IE 11 is not supported. For an optimal experience visit our site on another browser.

Suarez's World Cup Chomp Hungrily Exploited by Brands on Twitter

Marketers eagerly tore into Louis Suarez on Twitter after he allegedly bit another player in a World Cup match.
Suarez teeth
Uruguay's Luis Suarez holds his teeth during the 2014 World Cup Group D soccer match between Uruguay and Italy at the Dunas arena.Yves Herman / Reuters

Eager to nibble the pepperoni at any social media pizza party, brands used their Twitter accounts to dive into Uruguay forward Luis Suarez's alleged biting of another World Cup party with relish.

During the 79th minute of the game against Italy, Suarez may have bitten a defender from the Italian national team. But before the game had a chance to go into stoppage time, Twitter was already serving up jokes at Suarez's expense. It wasn't the first time Suarez has been accused of biting another player, nor was it the first time brands have tried to exploit a live event for retweets and favorites to promote themselves.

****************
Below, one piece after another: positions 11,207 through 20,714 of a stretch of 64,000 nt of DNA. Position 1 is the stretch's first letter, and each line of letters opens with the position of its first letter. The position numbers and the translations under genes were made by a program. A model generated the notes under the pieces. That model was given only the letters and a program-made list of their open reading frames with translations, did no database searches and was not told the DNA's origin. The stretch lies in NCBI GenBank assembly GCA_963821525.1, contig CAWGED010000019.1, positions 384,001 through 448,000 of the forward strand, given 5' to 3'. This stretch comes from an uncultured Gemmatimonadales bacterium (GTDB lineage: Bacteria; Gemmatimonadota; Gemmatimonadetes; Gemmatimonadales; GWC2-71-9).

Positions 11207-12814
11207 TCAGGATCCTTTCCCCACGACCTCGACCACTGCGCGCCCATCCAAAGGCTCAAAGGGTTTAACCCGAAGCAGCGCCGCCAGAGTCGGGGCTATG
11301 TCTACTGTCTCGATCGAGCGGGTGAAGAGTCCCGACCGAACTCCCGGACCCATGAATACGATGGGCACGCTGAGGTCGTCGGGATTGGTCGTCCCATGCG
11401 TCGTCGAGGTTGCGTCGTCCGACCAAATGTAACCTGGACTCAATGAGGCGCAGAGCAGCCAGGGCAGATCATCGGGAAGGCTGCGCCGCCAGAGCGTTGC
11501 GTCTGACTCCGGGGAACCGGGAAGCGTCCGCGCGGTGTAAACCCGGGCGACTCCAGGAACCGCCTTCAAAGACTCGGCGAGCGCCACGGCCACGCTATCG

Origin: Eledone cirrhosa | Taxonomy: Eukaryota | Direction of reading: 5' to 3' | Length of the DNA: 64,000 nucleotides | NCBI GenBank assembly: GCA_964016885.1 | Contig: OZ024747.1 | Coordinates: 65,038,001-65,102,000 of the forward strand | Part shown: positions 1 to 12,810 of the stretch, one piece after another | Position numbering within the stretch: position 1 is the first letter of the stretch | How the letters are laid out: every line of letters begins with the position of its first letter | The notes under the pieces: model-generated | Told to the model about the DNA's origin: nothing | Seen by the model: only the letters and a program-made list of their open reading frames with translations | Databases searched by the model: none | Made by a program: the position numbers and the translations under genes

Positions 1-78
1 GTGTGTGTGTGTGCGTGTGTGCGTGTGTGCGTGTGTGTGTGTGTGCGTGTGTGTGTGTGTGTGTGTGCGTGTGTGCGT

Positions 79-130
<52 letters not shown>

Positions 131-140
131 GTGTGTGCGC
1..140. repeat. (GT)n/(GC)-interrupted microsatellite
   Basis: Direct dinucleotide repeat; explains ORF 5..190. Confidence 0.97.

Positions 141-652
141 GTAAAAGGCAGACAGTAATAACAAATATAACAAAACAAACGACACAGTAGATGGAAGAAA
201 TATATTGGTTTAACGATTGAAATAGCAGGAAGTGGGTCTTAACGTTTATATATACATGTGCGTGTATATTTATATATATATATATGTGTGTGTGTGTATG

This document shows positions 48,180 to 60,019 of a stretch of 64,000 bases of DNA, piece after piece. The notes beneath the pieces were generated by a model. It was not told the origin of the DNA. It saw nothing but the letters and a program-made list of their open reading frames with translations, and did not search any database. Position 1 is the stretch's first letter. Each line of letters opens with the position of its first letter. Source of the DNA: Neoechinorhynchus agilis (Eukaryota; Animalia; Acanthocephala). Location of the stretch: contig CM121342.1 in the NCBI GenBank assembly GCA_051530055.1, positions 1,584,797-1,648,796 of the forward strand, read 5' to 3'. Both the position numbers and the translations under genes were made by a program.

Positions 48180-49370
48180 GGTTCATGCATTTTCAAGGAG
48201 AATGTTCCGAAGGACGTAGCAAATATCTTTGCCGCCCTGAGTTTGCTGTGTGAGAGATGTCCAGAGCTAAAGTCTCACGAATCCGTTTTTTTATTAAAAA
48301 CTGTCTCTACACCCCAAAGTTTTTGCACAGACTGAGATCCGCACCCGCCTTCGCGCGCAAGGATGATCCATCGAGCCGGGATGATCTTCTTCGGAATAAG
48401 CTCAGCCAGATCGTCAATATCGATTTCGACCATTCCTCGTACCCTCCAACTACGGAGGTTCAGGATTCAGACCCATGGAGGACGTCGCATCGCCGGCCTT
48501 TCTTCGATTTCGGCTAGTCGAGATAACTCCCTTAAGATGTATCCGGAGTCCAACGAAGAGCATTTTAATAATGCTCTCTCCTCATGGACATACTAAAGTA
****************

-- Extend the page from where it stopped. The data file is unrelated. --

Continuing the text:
The trend is called "real time marketing" where companies follow big live events on Twitter and try to insert themselves in the conversation with jokes and quips. That's different from "guerrilla marketing," where brands try to score with consumers while avoiding massive soccer-licensing fees.

The hope is that one of the tweets will strike a chord, as Oreo's "you can still dunk in the dark" image on Twitter famously did during the blackout that occurred during the Super Bowl in 2013. It can range from a single quick-fingered social media account handler to dedicated war room teams for big sports and live entertainment events with the ability to monitor, brainstorm, and execute quick copy and images that riff on spontaneous incidents during the entertainment.

Judging by the nearly 65,000 retweets alone, McDonald's, the first brand to respond, made the biggest meal out of the (alleged) bite felt round the world with its tweet, "Hey Suarez, if you're hungry, come get a bite of a Big Mac."

(Hat tip to Mashable)



-- By NBC News reporter Ben Popken